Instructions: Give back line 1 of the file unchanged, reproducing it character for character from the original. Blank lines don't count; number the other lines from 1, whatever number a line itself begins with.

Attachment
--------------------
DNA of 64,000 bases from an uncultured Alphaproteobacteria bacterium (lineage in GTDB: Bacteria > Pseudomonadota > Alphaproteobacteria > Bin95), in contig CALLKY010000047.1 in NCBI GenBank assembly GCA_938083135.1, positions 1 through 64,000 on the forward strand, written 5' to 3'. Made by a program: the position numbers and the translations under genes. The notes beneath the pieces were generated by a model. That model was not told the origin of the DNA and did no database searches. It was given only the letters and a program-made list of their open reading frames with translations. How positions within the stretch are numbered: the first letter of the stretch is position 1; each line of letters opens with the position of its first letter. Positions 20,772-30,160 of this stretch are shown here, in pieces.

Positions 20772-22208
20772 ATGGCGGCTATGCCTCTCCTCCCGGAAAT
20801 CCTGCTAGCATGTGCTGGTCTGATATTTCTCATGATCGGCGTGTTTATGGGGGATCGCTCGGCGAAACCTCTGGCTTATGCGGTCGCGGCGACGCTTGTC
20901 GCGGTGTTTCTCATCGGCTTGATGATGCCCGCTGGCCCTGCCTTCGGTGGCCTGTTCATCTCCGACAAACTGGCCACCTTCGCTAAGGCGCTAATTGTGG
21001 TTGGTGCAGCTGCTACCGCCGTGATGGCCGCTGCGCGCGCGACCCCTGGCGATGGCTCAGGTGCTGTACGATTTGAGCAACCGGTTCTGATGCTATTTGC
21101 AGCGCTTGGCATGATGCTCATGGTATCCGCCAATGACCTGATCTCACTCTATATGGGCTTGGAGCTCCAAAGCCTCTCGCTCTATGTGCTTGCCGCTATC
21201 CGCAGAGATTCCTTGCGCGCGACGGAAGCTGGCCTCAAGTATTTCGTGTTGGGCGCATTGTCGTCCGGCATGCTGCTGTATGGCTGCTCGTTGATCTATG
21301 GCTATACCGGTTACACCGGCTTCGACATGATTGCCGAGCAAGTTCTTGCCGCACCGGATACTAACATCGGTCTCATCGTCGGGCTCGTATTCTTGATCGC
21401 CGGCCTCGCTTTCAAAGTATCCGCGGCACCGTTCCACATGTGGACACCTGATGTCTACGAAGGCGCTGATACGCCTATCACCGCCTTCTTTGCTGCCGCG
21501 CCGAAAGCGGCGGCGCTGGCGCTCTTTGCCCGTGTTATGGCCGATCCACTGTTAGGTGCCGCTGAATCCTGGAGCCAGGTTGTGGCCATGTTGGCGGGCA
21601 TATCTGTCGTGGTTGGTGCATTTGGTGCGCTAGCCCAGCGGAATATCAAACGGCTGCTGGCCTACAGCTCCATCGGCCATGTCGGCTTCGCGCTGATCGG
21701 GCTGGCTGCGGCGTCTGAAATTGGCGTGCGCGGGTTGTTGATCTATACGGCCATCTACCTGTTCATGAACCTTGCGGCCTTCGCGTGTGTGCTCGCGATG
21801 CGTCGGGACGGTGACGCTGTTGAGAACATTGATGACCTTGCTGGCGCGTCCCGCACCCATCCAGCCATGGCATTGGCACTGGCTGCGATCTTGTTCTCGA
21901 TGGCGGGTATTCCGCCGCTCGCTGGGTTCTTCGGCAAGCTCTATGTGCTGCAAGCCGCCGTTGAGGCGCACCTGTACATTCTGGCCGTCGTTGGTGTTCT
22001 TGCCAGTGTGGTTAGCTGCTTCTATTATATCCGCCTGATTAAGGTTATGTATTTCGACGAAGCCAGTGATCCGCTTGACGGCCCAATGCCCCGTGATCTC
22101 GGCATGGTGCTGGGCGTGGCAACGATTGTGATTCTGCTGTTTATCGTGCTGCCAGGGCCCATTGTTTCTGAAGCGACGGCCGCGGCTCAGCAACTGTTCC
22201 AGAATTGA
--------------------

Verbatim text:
DNA of 64,000 bases from an uncultured Alphaproteobacteria bacterium (lineage in GTDB: Bacteria > Pseudomonadota > Alphaproteobacteria > Bin95), in contig CALLKY010000047.1 in NCBI GenBank assembly GCA_938083135.1, positions 1 through 64,000 on the forward strand, written 5' to 3'. Made by a program: the position numbers and the translations under genes. The notes beneath the pieces were generated by a model. That model was not told the origin of the DNA and did no database searches. It was given only the letters and a program-made list of their open reading frames with translations. How positions within the stretch are numbered: the first letter of the stretch is position 1; each line of letters opens with the position of its first letter. Positions 20,772-30,160 of this stretch are shown here, in pieces.